Perytor Therapeutics, One of the ‘Most Fundable Startups,’ Develops New Kind of Anti-Inflammatory Biologic

By Iris Gonzalez
The featured image is of placental stem cells. Image courtesy Perytor Therapeutics.

One of the most fundable startups in the U.S. is developing a new category of anti-inflammatory treatment for the market. Perytor Therapeutics is commercializing its discovery of a substance that combats inflammation and has the regenerative properties stem cells possess.

The San Antonio-based startup was named one of Pepperdine University Graziadio Business School’s 20 Most Fundable Companies in 2020.

Perytor founder and chief executive officer (CEO) Ramon Coronado said the active agent in stem cells provides the dual benefits of reducing inflammation and stimulating tissue regeneration. The Perytor treatment is a new category of therapeutic that helps patients with many conditions, such as degenerative joint disease and more severe conditions like inflammation of the lung from chronic obstructive pulmonary disease (COPD).

The startup launched in June 2020 to produce the active ingredient as a biologic, rather than using live stem cells. A biologic is a product produced from living organisms or one that contains components of living organisms.

Coronado said the options available now are either a cortisone shot or surgery for patients with a degenerative joint injury. Steroids like cortisone are anti-inflammatory, but its long-term use can also kill healthy cells. Stem cells possess properties that are both anti-inflammatory and regenerative. The Perytor proprietary process extracts the potent biologic out of human placenta tissue.

“We offer patients a third option that not only reduces pain and inflammation, it promotes the regeneration of tissue,” Coronado said. “We essentially invented a new case of regenerative nonsteroidal case of drugs.”

Perytor’s ongoing three-month blind trial with 30 patients has shown promising results. “For people with, say, tennis elbow on both arms, one arm got the treatment, and the other gets a placebo,” Coronado explained. “We saw significant improvement after one treatment.”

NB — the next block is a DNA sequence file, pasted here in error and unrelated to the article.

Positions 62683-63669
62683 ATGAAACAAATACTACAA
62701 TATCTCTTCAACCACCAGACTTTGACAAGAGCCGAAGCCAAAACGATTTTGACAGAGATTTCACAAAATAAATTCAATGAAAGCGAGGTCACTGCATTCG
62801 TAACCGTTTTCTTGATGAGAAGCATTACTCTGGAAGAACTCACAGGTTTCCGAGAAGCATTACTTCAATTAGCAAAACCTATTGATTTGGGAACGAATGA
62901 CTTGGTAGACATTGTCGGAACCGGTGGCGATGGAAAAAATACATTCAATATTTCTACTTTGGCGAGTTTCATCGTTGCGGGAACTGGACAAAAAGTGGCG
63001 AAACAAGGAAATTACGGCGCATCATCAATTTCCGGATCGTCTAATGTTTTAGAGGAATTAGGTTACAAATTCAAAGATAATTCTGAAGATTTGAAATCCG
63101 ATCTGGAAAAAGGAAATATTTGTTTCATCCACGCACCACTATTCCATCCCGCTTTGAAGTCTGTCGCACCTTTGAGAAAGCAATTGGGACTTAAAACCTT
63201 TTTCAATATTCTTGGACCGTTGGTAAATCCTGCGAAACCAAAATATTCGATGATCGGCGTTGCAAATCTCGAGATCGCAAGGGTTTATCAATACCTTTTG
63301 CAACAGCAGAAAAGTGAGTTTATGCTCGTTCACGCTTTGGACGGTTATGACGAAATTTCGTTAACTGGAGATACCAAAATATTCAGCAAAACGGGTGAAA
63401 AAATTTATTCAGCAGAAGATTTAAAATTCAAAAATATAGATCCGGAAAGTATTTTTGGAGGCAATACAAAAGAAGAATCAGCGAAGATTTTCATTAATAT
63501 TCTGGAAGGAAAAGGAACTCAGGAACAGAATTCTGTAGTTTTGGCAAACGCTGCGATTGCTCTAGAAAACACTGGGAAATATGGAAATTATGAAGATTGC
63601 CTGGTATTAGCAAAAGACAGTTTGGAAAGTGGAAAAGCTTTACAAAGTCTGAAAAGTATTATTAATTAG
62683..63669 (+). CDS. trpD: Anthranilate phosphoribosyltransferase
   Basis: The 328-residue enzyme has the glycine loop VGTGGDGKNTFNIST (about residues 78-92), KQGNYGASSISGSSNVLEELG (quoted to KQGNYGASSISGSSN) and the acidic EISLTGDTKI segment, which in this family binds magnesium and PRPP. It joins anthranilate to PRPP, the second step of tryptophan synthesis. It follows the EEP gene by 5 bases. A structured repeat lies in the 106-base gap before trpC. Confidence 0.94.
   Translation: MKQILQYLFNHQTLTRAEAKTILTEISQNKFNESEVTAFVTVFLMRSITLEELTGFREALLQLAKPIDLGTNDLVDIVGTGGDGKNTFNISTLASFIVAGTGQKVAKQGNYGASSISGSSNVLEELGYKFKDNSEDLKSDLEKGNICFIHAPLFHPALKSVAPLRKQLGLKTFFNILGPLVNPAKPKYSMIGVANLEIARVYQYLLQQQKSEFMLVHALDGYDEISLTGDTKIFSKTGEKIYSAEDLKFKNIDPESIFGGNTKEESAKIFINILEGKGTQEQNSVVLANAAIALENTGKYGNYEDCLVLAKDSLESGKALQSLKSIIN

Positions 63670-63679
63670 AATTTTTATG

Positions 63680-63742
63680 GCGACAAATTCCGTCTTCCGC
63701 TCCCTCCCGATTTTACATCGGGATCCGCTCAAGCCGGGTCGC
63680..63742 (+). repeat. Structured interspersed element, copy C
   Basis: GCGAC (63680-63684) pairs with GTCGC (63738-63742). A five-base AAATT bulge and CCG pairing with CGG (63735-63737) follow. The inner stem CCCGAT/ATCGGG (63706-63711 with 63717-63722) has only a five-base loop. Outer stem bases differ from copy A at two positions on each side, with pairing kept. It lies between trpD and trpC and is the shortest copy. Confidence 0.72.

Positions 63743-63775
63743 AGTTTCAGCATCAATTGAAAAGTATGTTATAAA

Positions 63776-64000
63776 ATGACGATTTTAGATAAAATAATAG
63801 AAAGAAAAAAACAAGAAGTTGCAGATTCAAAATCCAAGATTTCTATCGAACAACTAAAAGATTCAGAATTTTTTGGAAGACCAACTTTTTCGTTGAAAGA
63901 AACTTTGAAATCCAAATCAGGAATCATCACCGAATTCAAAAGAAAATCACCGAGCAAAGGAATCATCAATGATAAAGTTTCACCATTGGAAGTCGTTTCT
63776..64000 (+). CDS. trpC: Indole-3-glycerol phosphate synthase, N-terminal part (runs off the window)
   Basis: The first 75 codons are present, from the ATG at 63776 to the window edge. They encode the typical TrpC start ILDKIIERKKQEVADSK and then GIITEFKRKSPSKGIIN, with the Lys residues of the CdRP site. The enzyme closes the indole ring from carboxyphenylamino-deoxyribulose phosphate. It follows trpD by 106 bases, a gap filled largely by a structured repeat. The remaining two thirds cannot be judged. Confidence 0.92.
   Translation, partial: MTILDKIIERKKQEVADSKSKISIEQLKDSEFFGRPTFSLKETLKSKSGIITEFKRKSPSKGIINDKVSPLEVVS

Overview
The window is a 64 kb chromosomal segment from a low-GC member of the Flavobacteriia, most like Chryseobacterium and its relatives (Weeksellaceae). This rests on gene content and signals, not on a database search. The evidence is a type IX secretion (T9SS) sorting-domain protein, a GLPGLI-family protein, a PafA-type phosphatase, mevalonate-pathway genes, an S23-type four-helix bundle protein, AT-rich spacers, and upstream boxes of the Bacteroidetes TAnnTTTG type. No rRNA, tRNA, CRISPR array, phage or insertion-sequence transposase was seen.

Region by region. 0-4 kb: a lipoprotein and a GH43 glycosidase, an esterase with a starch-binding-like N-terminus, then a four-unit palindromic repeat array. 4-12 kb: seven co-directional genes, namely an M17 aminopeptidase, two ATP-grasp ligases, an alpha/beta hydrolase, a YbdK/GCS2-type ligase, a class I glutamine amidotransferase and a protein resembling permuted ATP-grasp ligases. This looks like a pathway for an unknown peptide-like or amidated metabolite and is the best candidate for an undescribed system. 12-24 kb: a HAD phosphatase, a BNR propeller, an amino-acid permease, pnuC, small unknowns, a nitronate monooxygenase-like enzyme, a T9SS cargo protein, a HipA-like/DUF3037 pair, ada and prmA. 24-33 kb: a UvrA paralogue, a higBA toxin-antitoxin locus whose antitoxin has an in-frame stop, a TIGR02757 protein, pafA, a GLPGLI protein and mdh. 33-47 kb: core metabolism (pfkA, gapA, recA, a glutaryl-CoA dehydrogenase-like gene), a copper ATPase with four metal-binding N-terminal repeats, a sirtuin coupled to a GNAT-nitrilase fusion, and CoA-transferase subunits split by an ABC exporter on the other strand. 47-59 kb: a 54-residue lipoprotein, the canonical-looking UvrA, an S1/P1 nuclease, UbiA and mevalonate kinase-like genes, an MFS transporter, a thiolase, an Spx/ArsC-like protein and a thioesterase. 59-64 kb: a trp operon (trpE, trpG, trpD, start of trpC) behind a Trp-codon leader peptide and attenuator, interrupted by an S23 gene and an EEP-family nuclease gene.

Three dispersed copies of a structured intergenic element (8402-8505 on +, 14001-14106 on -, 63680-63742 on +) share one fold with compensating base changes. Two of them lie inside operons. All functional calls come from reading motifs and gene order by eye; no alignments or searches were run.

Coronado, an experienced biomedical engineer, started investigating how to induce the stem cells’ benefits without using living stem cells themselves five years ago. He brought medical diagnostics entrepreneur Joshua Shaver onboard as a co-founder and chief of operations. The company also employs a chief medical director with clinical trial expertise and chief of financial operations based in California.

The company has an established relationship with a regional tissue bank. At scale, developing an affordable Food and Drug Administration (FDA) approved biologic for the entire U.S. market would take less than 100 placentas a month, Shaver said. The San Antonio startup’s long-term plan is to make a synthetic version of its biologic without using any human tissue.

“Our business model is based on developing this as a biologic,” Shaver said. “Approaching the FDA regulatory pathway as a biologic and not a drug is important because that’s a more manageable and affordable commercialization pathway.”

In looking at all current FDA clinical trials, none are testing novel kinds of anti-inflammatory treatments, Coronado and Shaver discovered. New drugs coming to market either target pain like opioids or inflammation like steroids.

“We can get the same benefits from using live stem cells at only 1% of the cost with our therapeutic,” Coronado said. “There’s no issues with cold storage to keep the stem cells alive, and that saves on production costs because live stem cells are expensive. It also reduces patient treatment costs — instead of going to infusion centers, they can receive this in a doctor’s office.”

The discovery helped Perytor Therapeutics win a spot on the Pepperdine Grazino Business School list of most fundable startups for 2020.

Amy Wood runs Pepperdine’s Most Fundable Companies program, which launched in 2018. The Most Fundable Companies program uses a stringent process to consider companies across the country for each year’s list.

“Over 4,500 startups from 50 states were screened into 20 of the nation’s top startups selected for our annual list,” Wood said.  “These companies have risen to the top this year based on the viability of their business model, size of the addressable market, management team expertise, the board of advisors, and competitive advantage in their market.”

Wood described what the Pepperdine screening panel found compelling about Perytor as one of the nation’s most fundable companies.

“What’s exciting is their use of amniotic tissue and how they’re reintroducing stem cells as a product for the modern day,” Wood said. “This nonsteroidal therapeutic is a new category of drug. The team has five years of research, patents pending, and non-dilutive-grant and friends-and-family seed funding — all of which makes Perytor an attractive investment option.”

The Perytor team is raising a seed round of $1.5 million that will be used to submit an Investigational New Drug Application or IND for FDA approval. Coronado is looking “to bring a new solution to an old problem” and help raise San Antonio’s national profile in regenerative medicine in the process. 

“San Antonio is known for developing medical devices, but it doesn’t have as long a history in pharmaceuticals,” Coronado said. “We can do that here, especially when it comes to developing a new therapeutic in the inflammatory space.”

The featured image is of placental stem cells—image courtesy of Perytor Therapeutics.


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